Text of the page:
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Richard Evans wrote:

Any kind of cabinet with a little bit of heat should do what you need--an old refrigerator would be nice since it's insulated. Same principle as putting a light on the pump. Just use wire shelves or something else that lets the heat flow through the entire cabinet. For heat, a ESE terrarium heater (works like a 60, 100, or 150 watt light bulb, but has a ceramic heating element so it doesn't burn out--to figure out which one you need, once you've got the whole thing together, try light bulbs of each wattage and check the temperature rise) should be fine. You can put it on a greenhouse thermostat if you want to just turn on the heat when the temperature gets close to freezing. For the heater try a pet store that does a good business in reptiles, for the thermostat the pet store may have one or you could try garden centers.
If you can't find them locally, Googling "ESE heater" will get you several sources for the heaters, googling "110v thermostat" will get you several sources for the thermostats.
While solar heating the whole space is appealing, it may be overkill for what you seem to be wanting to do.
--
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--John
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"J. Clarke" wrote

Yabbut...., He could make a little solar panel, to heat the paint cabinet!
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You can simply insulate the paint closet, but it's more effective if you also use a heat sink (like, is the floor a concrete slab?) to extend the time before the temperature drops too low. That means a low box is better than a tall closet.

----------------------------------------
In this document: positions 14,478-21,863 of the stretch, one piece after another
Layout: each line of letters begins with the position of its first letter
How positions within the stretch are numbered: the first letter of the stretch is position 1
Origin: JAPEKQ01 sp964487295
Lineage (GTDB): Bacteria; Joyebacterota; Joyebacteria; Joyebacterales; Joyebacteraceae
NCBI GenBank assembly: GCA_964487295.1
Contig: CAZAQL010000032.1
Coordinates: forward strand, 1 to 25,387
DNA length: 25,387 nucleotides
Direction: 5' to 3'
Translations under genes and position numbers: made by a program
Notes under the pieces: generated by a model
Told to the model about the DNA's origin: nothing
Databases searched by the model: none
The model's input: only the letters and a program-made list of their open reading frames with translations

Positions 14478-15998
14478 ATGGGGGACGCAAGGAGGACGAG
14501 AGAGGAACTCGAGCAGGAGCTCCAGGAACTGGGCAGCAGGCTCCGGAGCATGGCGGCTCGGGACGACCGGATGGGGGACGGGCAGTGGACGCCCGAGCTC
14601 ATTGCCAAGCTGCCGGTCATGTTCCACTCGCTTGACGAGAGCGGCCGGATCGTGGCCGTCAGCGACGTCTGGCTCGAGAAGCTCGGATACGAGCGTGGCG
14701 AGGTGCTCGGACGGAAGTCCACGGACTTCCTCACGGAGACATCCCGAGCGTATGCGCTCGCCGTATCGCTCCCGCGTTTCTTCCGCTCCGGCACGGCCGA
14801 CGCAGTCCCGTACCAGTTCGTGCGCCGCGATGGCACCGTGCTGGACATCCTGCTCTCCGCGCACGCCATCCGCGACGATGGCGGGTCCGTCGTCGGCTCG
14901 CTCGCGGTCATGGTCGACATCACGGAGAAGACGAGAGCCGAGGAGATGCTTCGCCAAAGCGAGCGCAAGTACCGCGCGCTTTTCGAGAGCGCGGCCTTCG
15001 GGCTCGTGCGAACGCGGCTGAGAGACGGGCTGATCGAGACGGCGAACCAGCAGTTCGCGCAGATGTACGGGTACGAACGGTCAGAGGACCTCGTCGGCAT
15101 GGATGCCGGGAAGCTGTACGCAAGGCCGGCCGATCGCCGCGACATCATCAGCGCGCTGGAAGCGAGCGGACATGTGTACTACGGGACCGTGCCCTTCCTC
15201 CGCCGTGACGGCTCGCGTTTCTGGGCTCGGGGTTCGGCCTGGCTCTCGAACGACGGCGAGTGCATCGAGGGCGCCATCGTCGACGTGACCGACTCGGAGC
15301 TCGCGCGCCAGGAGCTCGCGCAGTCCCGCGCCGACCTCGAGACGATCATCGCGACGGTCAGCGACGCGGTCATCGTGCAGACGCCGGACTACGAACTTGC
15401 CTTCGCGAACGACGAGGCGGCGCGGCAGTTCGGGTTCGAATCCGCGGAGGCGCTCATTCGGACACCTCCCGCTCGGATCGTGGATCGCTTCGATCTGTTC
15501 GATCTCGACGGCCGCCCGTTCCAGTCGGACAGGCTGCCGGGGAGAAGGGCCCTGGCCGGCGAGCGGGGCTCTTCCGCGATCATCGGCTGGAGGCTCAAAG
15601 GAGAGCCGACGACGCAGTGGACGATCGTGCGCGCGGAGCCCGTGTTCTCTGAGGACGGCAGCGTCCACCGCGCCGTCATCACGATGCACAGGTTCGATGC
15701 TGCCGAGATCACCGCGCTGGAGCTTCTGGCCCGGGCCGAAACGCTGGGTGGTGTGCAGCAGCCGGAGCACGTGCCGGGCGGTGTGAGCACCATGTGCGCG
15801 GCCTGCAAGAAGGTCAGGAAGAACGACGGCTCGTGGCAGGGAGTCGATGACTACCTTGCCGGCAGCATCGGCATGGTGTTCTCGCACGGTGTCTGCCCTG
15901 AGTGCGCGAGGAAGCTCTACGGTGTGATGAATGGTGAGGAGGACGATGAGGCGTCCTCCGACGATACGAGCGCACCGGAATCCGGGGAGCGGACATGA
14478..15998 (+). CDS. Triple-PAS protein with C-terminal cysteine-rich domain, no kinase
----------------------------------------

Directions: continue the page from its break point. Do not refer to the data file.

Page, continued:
Sheetrock/tubafour/fiberglass insulation like a house will suffice for a warm box. Insulate a lid and weatherstrip where it rests.
I'd consider a terrarium heater in the 30 watt range to be a suitable backup heater. It includes a thermostat (set it low, of course), and the heater has decades of useful life, as compared to 750 hours of life for an incandescent lamp.
None of your liquids are pure water, they ARE safe at freezing point, only at lower temperatures will they actually crystallize.
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Richard Evans wrote:

The lowest cost way to solve problem is to buy some elcheapo 30-50 qt styrofoam coolers.
Lay a piece of 1/4 ply or hardboad in bottom of cooler to distribute load.
Hang a 7-1/2 wat light bulb protected by a plastic cage (The type that are OSHA req'd for bare stringer lights) and get a beer.
You could also build a box using 1/2 CDX and 1-1/2 foil faced urethane foam, but it will take more time and cost more money.
BTDT, forget the T-Shirt.
Have fun.
Lew
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Richard Evans wrote:

Hi Richard,
I live in a climate where -35 is not unheard of in January. My shop is heated when I'm there, but not when it's left vacant.
I have an old plywood cabinet/bench setup that has a section closed off with doors. I took some Styrofoam SM and lined the inside of the section, including the doors. I drilled a hole in the side and inserted a piece of heat tape, available around here in nearly any hardware store. Not sure if it's available in the Carolinas.
The heat tape is thermostatically controlled, and keeps my chemicals just above freezing. The heat output isn't enough for me to worry about fire, but you could also string it on insulated stands.
This was the simplest and cheapest way to ensure that I got no freezing in that area.
Tanus